James Gowan (18 October 1923 – 12 June 2015) was a Scottish-born architect known for his post-modernist designs of the "engineering style" which influenced a generation of British architects.[1][2][3]

James Gowan
Born(1923-10-18)18 October 1923
Pollokshields, Glasgow, Scotland
Died15 June 2015(2015-06-15) (aged 91)
London, England
Alma materGlasgow School of Art, Kingston School of Architecture
Margaret Barry
(m. 1944; died 2001)
PracticeAssociated architectural firm[s]
BuildingsLangham House Close
DesignLeicester Engineering Building, Schrieber house, Hampstead



Gowan was born in Pollokshields, Glasgow in 1923. He was brought up by his grandparents in Partick after his parents' separation, but went to live with his mother aged 12 and attended Hyndland Secondary School.[1] He studied architecture at the Glasgow School of Art before joining the Royal Air Force during the Second World War. He was stationed in Palestine as a radar operator. After the war, he moved to London and completed his studies at Kingston School of Architecture. He married Margaret Barry in October 1944, having two daughters.[2]



After graduating Gowan was employed by Philip Powell who had been his tutor at Kingston. His projects included working on the Skylon design for the 1951 Festival of Britain, then Stevenage New Town. Then later while working at Lyons Israel Ellis he met James Stirling with whom he formed a practice in 1956.[2]

Gowan and Stirling

University of Leicester Engineering Building

Gowan and Stirling's initial project was to design Langham House Close on Ham Common, West London, which according to the Guardian "quickly established the pair as one of the most radical practices of their generation".[3]

Gowan said of his work that "We were reacting against the older generation, setting up a critique of what might be done – a reaction against boredom, plainness and the mechanical nature of contemporary rationalism, of social rationalism and dainty well-produced things."[3]

Their most well-known work was on the Le Corbusier-influenced University of Leicester Engineering Building. This building was noted for its technological and geometric character, with glazed towers clad in red tiles evocative of the local Victorian era industrial aesthetic and a crystalline workshop roof consisting of 2,500 diamond-shaped glass panels.[2] The pair split acrimoniously due to fundamental differences of opinion as to the correct approach for their next commission which was the University of Cambridge History Faculty Library, with Gowan believing strongly that reusing aspects of their earlier design did not fit the purposes of the Library building.[2]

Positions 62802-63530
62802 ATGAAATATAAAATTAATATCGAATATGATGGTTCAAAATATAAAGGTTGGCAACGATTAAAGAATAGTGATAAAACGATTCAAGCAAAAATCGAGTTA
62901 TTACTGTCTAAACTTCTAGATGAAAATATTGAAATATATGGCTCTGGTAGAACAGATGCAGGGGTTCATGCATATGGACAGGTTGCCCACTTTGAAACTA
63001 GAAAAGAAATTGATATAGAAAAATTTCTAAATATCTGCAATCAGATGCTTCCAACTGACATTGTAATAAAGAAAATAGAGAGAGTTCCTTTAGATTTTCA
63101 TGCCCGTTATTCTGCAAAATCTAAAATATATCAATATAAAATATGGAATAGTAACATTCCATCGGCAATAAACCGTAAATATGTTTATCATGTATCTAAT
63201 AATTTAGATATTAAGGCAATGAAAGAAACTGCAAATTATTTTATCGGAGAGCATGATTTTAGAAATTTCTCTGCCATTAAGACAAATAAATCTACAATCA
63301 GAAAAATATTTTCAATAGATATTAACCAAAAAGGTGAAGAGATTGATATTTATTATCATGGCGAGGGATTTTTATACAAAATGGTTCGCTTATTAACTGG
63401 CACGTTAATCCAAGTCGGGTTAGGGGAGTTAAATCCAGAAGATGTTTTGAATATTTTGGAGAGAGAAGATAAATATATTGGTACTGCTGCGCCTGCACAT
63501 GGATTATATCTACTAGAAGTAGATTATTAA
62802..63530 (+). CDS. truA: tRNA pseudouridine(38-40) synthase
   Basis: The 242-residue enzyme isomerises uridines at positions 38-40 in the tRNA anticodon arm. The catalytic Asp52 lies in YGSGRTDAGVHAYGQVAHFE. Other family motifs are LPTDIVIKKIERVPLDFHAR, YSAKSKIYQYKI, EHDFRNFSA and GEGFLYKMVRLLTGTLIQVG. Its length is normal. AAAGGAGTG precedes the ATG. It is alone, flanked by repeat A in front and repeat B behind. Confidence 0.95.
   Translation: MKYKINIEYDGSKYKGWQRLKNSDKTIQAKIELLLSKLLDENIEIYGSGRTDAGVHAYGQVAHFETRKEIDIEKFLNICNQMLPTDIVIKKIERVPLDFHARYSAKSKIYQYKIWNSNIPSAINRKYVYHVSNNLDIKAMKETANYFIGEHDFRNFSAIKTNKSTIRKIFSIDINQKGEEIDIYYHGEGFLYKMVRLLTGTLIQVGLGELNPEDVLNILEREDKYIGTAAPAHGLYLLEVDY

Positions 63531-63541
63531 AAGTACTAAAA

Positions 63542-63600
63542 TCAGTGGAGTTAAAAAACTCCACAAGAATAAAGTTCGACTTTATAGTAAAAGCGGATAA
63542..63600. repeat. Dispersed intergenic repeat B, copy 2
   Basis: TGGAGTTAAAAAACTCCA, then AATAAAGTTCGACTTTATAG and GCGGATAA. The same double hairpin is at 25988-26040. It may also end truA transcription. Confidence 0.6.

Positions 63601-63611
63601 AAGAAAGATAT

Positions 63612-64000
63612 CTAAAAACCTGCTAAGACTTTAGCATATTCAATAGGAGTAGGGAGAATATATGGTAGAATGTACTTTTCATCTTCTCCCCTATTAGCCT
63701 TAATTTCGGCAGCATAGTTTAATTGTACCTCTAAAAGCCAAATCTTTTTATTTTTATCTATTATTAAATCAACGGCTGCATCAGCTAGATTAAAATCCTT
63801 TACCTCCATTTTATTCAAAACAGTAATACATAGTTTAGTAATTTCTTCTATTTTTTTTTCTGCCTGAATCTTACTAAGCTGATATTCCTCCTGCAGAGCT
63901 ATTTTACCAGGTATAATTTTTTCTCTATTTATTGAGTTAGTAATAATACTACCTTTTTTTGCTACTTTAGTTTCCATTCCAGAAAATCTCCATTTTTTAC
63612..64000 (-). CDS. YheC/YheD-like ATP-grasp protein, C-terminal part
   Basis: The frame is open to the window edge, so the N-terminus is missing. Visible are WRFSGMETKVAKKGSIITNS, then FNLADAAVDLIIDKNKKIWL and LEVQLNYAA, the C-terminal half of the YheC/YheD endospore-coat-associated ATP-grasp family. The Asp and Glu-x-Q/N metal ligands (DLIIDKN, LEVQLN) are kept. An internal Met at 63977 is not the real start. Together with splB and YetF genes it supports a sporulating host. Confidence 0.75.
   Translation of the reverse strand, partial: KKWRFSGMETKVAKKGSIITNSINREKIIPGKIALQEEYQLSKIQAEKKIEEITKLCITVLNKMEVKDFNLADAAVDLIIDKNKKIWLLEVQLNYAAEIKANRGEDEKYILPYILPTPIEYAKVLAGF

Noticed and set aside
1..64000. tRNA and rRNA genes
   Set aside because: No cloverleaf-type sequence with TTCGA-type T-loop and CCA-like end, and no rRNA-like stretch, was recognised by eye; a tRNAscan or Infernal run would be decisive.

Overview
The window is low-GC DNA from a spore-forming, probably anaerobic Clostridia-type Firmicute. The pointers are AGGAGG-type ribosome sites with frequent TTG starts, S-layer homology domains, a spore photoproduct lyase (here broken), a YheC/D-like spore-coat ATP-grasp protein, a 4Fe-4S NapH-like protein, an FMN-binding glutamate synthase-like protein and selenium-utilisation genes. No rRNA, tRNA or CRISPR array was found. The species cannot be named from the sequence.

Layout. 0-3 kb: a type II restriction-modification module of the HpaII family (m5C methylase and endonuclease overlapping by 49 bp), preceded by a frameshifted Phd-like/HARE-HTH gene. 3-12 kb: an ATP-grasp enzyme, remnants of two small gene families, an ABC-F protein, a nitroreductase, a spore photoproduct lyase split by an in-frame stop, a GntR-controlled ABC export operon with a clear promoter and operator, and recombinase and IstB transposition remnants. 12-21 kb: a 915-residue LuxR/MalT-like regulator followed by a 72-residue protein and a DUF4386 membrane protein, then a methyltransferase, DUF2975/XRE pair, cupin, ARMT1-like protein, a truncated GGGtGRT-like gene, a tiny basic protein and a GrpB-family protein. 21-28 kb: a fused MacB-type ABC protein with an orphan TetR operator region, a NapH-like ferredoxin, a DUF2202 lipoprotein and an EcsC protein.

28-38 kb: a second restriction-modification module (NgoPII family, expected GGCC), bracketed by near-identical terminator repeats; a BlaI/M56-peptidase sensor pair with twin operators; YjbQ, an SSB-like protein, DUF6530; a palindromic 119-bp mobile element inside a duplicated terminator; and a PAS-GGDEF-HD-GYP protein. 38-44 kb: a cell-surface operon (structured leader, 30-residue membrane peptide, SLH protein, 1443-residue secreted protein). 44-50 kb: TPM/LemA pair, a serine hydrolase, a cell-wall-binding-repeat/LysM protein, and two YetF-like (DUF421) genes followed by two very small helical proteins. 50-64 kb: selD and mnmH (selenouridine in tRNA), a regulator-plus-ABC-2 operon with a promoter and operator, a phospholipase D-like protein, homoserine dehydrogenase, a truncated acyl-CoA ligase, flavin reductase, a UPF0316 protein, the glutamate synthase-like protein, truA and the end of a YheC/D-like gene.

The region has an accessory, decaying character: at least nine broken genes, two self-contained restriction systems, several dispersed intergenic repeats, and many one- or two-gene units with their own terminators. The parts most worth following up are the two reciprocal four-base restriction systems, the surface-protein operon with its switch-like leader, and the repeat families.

Solo projects and teaching


Gowan then created designs for projects such as Schreiber House in West Hampstead, built in 1964 for furniture designer Chaim Schreiber, for which Gowan designed bespoke fitted-furniture that Schreiber subsequently made.[4] Almost two decades later, in 1982, Gowan designed a second house for Schreiber.[5]

Gowan also worked on large housing schemes in Greenwich and East Hanningfield. Later in the 1990s, he began to work on a series of Italian hospitals and care homes, notably the Istituto Clinico Humanitas near Milan.,[2] Clinica Humanitas Gavazzeni in Bergamo, Techint offices in Milan, all in association with the Italian Architect Renato Restelli.

Gowan did not receive the personal recognition to match the boldness of his designs and his contribution to the work with Stirling was unfairly understated. His career after the split did not reach the heights of his partner's, but he was recognised as a very influential teacher at the Architectural Association School of Architecture, Heriot-Watt University, and the Royal College of Art. His mentoring can be seen to have borne fruit in the work of Richard Rogers, Peter Cook, Quinlan Terry amongst others.[3] He was appointed Bannister Fletcher Professor at University College London in 1975 and also taught in the US as visiting professor.[1]

National Life Stories conducted an oral history interview (C467/101) with James Gowan in 2012-13 for its Architects Lives' collection held by the British Library.[6]


  1. ^ a b c "James Gowan". The Herald (Glasgow). 25 June 2015. Retrieved 16 July 2015.
  2. ^ a b c d e f "Obituary: James Gowan, architect". The Scotsman. 17 July 2015. Retrieved 16 July 2015.
  3. ^ a b c d Wainwright, Oliver (21 June 2015). "James Gowan obituary". The Guardian. Retrieved 16 July 2015.
  4. ^ "Schreiber House, Hampstead". AJ Buildings Library. Retrieved 21 July 2015.
  5. ^ "Schreiber House, Chester". AJ Buildings Library. Retrieved 21 July 2015.
  6. ^ National Life Stories, 'Gowan, James (1 of 10) National Life Stories Collection: Architects' Lives', The British Library Board, 2013. Retrieved 10 April 2018